Seoul: Can a 'sharing culture' make cities more sustainable?

Mike Childs, Project Leader for the Big Ideas Change the World Project 

There are many challenges and opportunities facing cities in the 21st century. And they are big. But from them flow opportunities, as the city of Seoul in South Korea has spotted.

Challenges ahead

Increased urbanisation, ageing populations and in some locations shrinking cities are just some of the challenges facing cities, which Friends of the Earth has been exploring as part of our new Big Ideas Change the World project. There are also opportunities through technological developments such as 3D printing, robotics, and the continued expansion of the digital economy. A global power shift from western countries to the emerging economies, accompanied by deeper globalisation is another factor.  And there are environmental stresses such as resource shortages, extreme weather, and the increasing costs of food and fuel. Plus increasing public disengagement from politics.

Hardly small challenges!

Many city authorities have seen what’s coming, signing up to the Aalborg Commitments which provide a great way forward. But there is, I believe, a strategic opportunity missing from the commitments – as spotted by Seoul – the development of a sharing economy. 


Seoul becomes a Sharing City

As one of the global mega-cities Seoul is facing extraordinary pressures. How is it going to house its population? How can it deal with transport pollution and congestion? How can it cut is resource use and reduce its waste? How can it address inequalities and build cohesive communities?

One solution could be in becoming a Sharing City. Seoul has started investing in supporting, encouraging and developing enterprises that deliver sharing. It is reviewing rules and regulations that inhibit or prevent citizens from sharing; and it is delivering its own sharing initiatives.


What is a ‘sharing economy?’

Sharing is not new. Parks and green spaces in cities have always existed as shared spaces. Libraries share books. Public transport is a shared method for getting around. But the advent of digital communications facilitates sharing in a way never seen before.

The excellent website showcases many case-studies of sharing initiatives. Car-sharing, bike-sharing, shared housing, shared jobs, shared offices, tool sharing, shared ownership of energy generation, local currencies, shared green space for relaxation or growing food, even shared dogs!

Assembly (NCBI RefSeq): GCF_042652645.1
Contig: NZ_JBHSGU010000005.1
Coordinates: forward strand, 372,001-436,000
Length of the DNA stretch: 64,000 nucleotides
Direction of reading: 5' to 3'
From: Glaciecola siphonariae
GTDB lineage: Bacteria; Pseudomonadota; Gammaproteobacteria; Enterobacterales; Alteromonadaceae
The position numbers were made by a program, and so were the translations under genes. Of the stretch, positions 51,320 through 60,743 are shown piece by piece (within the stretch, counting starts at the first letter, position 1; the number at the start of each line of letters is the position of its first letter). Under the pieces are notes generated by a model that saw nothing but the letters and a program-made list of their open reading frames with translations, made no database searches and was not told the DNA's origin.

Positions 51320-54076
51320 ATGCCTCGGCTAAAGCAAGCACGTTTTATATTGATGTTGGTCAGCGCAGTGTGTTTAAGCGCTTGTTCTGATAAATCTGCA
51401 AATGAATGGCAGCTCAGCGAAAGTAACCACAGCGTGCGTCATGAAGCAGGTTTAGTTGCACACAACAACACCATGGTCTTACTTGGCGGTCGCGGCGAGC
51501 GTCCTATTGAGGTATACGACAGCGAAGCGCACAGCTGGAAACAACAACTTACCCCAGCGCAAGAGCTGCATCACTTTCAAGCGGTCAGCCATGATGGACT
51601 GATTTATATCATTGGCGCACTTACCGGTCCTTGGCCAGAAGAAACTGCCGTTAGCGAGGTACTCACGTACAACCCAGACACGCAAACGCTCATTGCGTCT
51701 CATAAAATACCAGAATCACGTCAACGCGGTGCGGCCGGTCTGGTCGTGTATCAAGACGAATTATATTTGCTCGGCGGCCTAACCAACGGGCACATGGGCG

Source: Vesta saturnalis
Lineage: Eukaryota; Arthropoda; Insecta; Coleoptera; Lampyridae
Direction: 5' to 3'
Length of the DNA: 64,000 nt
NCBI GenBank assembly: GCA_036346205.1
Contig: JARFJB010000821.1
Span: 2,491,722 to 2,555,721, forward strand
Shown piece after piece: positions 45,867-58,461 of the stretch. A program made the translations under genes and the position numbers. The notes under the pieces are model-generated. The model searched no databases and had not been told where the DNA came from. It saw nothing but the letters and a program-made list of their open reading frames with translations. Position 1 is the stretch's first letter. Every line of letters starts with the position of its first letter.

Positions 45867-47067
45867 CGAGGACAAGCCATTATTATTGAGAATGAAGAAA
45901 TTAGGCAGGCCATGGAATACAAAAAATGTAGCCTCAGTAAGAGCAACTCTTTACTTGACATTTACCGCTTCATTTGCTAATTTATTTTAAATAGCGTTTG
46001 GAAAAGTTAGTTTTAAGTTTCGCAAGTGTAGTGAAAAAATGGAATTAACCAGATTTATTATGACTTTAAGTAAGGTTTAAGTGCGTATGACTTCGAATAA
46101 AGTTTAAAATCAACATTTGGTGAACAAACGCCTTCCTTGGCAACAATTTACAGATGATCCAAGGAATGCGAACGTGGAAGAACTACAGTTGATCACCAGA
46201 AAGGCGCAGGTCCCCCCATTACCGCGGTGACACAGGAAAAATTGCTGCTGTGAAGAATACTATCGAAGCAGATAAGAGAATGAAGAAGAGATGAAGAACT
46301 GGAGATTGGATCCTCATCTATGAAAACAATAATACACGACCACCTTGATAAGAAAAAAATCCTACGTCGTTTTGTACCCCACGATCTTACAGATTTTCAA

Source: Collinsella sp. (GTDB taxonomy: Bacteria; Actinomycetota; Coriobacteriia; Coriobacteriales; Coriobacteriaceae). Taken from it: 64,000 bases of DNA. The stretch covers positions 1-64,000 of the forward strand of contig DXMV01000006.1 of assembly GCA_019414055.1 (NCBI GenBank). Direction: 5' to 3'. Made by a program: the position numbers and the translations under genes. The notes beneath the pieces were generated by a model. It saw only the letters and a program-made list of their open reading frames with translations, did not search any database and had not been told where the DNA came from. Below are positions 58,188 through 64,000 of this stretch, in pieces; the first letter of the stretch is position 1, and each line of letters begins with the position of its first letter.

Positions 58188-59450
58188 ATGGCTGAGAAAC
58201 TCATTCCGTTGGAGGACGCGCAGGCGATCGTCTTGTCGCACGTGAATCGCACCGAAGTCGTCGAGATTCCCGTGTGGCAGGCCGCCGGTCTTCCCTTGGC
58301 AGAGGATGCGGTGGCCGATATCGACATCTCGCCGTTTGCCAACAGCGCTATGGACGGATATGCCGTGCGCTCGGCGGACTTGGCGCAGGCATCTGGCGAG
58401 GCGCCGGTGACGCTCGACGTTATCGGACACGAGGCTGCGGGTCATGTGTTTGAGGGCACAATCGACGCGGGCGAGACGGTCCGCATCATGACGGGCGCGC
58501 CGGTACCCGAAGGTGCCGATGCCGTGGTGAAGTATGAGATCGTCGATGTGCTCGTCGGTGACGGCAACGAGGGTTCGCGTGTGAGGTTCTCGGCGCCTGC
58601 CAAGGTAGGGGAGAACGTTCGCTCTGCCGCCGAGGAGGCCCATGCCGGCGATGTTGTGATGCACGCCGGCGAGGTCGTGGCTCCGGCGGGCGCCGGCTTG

And new technologies, such as 3D printing, create opportunities for shared manufacturing space.


What difference could sharing make?

Seoul has spotted the strategic benefits that could flow from the development of a Sharing City.

Sharing, for example, leads to increased resource efficiency and greater resilience to the increasing costs of resources. It creates active communities and social cohesion, both critical to engaging people in society and politics. It also helps provide support for the weakest in society. And it enables the poorest in society to access services and opportunities that would otherwise be closed to them, thereby reducing inequalities.

Sharing is also a way of grabbing hold of technological developments and using them for the common good. It builds a community of people who can collaborate in further developing and shaping them. It creates a culture of innovation. Sharing can also help keep economies local, making them more resilient to global change. It reduces the disproportionate power that some corporations have over the welfare of cities.


What should European cities do?

Sharing is the future, according to Professor Julian Agyeman from Tufts University. But a sharing economy won’t simply emerge by magic.

As Seoul shows, cities need to encourage and nurture sharing. They need to develop a strategic vision and implement it. They need to remove the barriers that could impede the development of sharing. They need to invest in it.

But a sharing economy cannot be imposed upon a city. Participation in developing, enacting and owning the plan is as obvious as it is critical. And cities themselves need significant autonomy from national governments to develop this agenda.



The world is changing fast. As the Aalborg Commitments make clear, business as usual isn’t an option.

From the challenges ahead we can also see many opportunities. Building a sharing economy is a strategic response to these challenges, turning them around and using them as an opportunity to build a socially cohesive and environmentally sustainable future.

Sharing is the future!


With thanks to Mike Childs, Project Leader for the Big Ideas project, and Helen Burley, Media and Communications 

image Seoul (top) © Sinan Yüzakli

image Seoul becomes a Sharing City © Shareable Cities

image What is a 'sharing economy?' © Vikseskogen

image What difference could sharing make © Infinity K

image Professor Julian Agyeman © Tufts